TRAVEL MEM­OIR

John Safran on his way to the promised land.

Gourmet Traveller (Australia) - - News -

Mosab Has­san Yousef, the son of a Ha­mas leader who spied for Is­rael for a decade, was in Aus­tralia a few months ago on a speak­ing tour. I sat in the venue, a ho­tel ban­quet room, imag­in­ing the waiters were Mos­sad agents, ready to pull guns from be­hind their aprons at any moment.

It brought to mind my own run-in with the Is­raeli se­cret ser­vice, 21 years ago. It be­gan at Syd­ney Air­port. The ABC was send­ing eight un­knowns around the globe to shoot a se­ries of short doc­u­men­taries. Our work would be screened each week on a pro­gram called Race Around The World.

A crew was film­ing our de­par­ture and, for the cam­eras, I dropped gold coins into a busi­ness-card ma­chine at the air­port and printed a stack of smart-alec cards.

A month or so later I touched down in Athens, an hour-long stopover on my way from Le­banon to Is­rael. Yet again I would have to flash my pass­port, and this made me ner­vous. We’d been sent off with­out the visas re­quired for film­ing a tele­vi­sion show. Ap­par­ently that was too com­pli­cated to or­gan­ise. So I, like the other “rac­ers”, had to lie that I was merely a tourist, de­spite the film gear

I was lug­ging.

I was sur­prised, but not that sur­prised, when two men in suits blocked me as I made my way through the ter­mi­nal. Oddly, since this was Athens, they weren’t Greek – they were Is­raeli. They led me to a poorly lit back room, and I launched into my story about be­ing a hum­ble tourist and cer­tainly not a film­maker.

It be­came clear they weren’t wor­ried about visas. Ter­ror­ism was on their minds. There was a di­rect flight from Le­banon to Is­rael so why, one of the men asked, had I taken this wholly un­nec­es­sary one-hour stopover in Athens?

Damn. A ge­nius in the pro­duc­tion of­fice had de­cided I might draw attention to my­self – and thus the ab­sence of a film­ing visa – if I flew into Is­rael di­rectly from one of its en­emy na­tions. So she’d added a stop in Athens.

And why, the be­suited man con­tin­ued, was my flight to Is­rael the only first-class flight in my world­wide tour? In an­other ge­nius move, my pal in the pro­duc­tion of­fice had thought a first-class ticket would also draw less attention. Only riffraff in econ­omy will be con­sid­ered ter­ror­ism sus­pects, she’d rea­soned.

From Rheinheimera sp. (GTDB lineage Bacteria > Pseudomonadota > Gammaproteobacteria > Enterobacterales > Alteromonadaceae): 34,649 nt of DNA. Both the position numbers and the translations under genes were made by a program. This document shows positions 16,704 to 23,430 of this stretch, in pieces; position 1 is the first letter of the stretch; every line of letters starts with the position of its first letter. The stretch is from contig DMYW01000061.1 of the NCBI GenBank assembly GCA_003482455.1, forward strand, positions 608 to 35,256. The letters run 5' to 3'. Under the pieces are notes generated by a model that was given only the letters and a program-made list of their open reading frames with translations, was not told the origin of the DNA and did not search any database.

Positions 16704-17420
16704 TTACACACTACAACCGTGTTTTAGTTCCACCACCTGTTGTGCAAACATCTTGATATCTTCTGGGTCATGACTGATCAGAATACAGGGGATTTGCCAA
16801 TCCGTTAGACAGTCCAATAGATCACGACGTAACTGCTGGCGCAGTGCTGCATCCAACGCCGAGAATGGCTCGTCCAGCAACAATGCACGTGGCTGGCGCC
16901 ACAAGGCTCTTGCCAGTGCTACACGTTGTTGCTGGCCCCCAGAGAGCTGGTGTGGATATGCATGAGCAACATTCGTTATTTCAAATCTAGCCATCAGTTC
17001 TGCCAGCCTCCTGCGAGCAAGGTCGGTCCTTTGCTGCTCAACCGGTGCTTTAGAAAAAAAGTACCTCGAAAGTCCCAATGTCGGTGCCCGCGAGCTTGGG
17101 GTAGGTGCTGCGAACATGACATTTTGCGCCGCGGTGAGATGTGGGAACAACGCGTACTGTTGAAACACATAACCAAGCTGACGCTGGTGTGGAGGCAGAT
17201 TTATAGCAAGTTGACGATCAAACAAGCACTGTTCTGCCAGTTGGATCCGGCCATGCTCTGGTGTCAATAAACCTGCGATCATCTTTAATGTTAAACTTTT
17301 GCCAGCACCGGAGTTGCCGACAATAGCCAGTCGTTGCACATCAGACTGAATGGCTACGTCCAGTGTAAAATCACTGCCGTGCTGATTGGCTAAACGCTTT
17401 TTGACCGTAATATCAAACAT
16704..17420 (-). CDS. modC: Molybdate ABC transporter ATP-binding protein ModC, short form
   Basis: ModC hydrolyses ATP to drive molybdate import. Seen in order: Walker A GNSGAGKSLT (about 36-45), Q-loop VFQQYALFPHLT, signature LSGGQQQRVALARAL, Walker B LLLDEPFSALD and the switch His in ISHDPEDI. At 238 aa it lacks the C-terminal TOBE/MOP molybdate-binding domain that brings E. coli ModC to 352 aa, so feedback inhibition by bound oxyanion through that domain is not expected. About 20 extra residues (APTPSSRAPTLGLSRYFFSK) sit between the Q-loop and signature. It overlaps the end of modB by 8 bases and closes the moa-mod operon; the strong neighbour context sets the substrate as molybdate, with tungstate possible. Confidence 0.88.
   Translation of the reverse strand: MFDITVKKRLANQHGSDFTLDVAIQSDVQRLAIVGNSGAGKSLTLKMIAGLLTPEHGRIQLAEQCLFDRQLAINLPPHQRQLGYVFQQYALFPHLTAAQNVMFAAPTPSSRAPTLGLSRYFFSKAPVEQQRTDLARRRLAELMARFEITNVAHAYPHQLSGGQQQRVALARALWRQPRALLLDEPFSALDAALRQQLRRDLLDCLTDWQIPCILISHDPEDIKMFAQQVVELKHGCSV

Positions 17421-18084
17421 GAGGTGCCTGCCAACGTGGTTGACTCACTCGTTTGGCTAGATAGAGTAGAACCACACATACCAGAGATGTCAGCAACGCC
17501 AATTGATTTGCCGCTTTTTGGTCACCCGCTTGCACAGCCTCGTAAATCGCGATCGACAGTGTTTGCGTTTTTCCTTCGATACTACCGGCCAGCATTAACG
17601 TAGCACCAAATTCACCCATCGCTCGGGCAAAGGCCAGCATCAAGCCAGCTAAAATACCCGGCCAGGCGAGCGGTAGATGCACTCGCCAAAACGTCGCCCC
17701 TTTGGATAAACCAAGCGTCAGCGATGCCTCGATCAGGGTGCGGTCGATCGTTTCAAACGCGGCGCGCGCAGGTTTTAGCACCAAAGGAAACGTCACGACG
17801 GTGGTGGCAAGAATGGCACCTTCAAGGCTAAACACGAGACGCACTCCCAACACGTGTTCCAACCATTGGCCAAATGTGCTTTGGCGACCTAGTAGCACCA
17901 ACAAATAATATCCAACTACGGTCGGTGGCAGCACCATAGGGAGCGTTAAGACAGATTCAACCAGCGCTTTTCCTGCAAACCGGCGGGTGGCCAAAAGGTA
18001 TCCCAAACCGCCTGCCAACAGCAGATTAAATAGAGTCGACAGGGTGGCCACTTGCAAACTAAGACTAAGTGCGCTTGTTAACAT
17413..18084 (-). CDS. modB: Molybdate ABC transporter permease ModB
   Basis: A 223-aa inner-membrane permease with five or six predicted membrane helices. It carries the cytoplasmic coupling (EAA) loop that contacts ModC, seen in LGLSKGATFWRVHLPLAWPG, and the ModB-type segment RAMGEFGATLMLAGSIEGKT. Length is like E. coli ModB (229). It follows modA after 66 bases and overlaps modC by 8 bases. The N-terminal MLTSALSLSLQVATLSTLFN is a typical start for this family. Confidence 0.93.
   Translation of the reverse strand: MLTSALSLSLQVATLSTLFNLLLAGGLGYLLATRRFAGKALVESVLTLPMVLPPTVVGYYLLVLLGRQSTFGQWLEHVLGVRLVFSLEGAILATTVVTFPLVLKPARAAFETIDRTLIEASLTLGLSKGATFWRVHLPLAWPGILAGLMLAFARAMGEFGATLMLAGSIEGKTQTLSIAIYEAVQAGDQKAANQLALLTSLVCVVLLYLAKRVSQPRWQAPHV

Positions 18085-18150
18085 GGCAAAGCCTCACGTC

With mil­lions f ly­ing to Is­rael each year, I was im­pressed that they’d spot­ted these de­tails. They spooled through the tape in my video cam­era. I’d been stay­ing in an apartment build­ing in Le­banon and had no­ticed tanks rolling by be­low; for no par­tic­u­lar rea­son,

I’d pointed the cam­era. But it sud­denly looked like sur­veil­lance. I just found tanks in­ter­est­ing, I stam­mered.

They asked if I was Jewish. When

I said yes, they started ask­ing ques­tions about Shab­bat, Hanukkah and other Jewish rit­u­als. They were try­ing to trip me up, ex­pose me as an un­der­cover gen­tile who didn’t know what a drei­del was.

The men left the room, one wheel­ing my luggage be­hind him.

Twenty min­utes later, one of the men re­turned. He was grip­ping the stack of busi­ness cards I’d printed at Syd­ney Air­port. Ah, I’d for­got­ten about those. He held one up, and even though the light­ing wasn’t great, I could read it clearly: John Safran. In­ter­na­tional Ter­ror­ist and Heroin Traf­ficker. My phone num­ber and ad­dress were printed be­low. In my de­fence, this was be­fore 9/11.

“This is hu­mour?” the man asked, as se­ri­ous as can be. I squeaked yes, yes it was.

He left and re­turned five min­utes later with my luggage. With a face that re­vealed noth­ing, he told me I could go.

I mum­bled my thanks and headed to­wards my gate. What had saved my arse? My best guess was re­verse psy­chol­ogy. A per­son with a busi­ness card declar­ing him­self a ter­ror­ist was un­likely to be one.

I learnt an im­por­tant les­son that day. Sar­casm and in­ap­pro­pri­ate hu­mour will al­ways serve you well. I went on to streak naked through Jerusalem for my short doco in Is­rael. The Race Around The World judges awarded it first place that week. ●

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